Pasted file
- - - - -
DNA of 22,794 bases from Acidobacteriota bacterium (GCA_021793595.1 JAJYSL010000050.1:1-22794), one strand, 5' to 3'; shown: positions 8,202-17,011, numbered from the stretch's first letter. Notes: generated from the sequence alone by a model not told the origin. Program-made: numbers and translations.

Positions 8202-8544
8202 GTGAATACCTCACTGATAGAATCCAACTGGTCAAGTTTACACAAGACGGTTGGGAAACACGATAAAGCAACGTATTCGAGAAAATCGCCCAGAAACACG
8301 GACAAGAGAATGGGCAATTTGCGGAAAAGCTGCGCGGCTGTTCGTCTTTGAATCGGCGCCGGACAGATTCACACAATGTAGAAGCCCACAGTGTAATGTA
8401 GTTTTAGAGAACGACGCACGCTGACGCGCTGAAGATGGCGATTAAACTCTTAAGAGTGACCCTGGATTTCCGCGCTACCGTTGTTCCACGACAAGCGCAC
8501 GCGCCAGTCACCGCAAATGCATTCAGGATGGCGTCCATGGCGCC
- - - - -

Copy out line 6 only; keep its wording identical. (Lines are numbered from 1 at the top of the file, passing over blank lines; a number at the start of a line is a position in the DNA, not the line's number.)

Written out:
8501 GCGCCAGTCACCGCAAATGCATTCAGGATGGCGTCCATGGCGCC